The reports surfaced late Tuesday, and were denied by Trump as "fake news." In tweets Wednesday morning, Trump said he has nothing to do with Russia including no deals or loans. The Russian government also issued a denial, dismissing the claims as a "total hoax."
But markets have another agenda for the 11 a.m. press briefing. Besides reassurance about the topics that have been making headlines, traders are looking for details about Trump's corporate tax plans and fiscal spending.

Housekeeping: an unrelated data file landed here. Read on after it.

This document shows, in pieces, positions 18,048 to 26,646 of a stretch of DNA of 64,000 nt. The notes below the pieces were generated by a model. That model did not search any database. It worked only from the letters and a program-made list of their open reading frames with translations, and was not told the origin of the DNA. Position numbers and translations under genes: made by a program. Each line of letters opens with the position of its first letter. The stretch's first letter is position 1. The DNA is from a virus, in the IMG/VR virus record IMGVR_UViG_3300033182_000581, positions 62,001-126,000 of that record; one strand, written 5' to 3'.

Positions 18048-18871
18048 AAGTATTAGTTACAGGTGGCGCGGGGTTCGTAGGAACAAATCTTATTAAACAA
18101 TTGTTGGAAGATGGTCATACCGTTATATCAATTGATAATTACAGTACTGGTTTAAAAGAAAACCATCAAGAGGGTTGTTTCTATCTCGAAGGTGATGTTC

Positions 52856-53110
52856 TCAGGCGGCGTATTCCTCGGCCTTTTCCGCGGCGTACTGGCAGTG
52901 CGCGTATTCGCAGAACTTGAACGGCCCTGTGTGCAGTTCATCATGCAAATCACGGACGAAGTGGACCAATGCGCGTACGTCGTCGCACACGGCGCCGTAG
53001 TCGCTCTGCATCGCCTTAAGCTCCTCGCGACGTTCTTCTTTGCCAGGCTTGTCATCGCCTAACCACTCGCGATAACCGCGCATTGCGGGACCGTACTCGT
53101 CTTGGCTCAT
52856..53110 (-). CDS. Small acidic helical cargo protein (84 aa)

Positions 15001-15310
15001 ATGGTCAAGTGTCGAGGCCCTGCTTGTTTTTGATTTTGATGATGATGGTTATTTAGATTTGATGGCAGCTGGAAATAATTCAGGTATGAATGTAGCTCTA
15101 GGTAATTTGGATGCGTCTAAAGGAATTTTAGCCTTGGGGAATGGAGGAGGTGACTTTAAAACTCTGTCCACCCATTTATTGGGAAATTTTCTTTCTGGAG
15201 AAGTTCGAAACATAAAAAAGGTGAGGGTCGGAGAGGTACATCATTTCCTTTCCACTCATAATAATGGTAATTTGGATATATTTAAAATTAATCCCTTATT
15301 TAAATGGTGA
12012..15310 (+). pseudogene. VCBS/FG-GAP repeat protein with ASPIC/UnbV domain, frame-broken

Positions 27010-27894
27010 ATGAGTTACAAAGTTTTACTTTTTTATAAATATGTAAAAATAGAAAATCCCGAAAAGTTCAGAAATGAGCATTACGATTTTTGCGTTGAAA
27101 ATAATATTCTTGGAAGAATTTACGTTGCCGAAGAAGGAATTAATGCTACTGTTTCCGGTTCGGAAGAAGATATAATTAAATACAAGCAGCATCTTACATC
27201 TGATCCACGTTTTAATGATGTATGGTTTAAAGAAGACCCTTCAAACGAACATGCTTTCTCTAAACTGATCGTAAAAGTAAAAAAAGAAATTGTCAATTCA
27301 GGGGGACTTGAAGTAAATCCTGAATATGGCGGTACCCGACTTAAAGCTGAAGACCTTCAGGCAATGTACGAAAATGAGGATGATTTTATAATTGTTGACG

"The big ones are Russia and conflicts of interest," said Greg Valliere, chief global strategist at Horizon Investments, of what is likely to be discussed. "Number one is going to be conflicts of interest. There's so many juicy issues with his business ties and his kids. There will be lots of questions on conflicts and then Russia. Three would be Obamacare."
But the markets are hoping for some concrete views from Trump on policy and a checklist of his priorities. Some of the enthusiasm for the "Trump trade" has faded and bond yields have retreated from their highs, as investors await more information on the promised policies that had driven the Dow up about 9 percent since Election Day.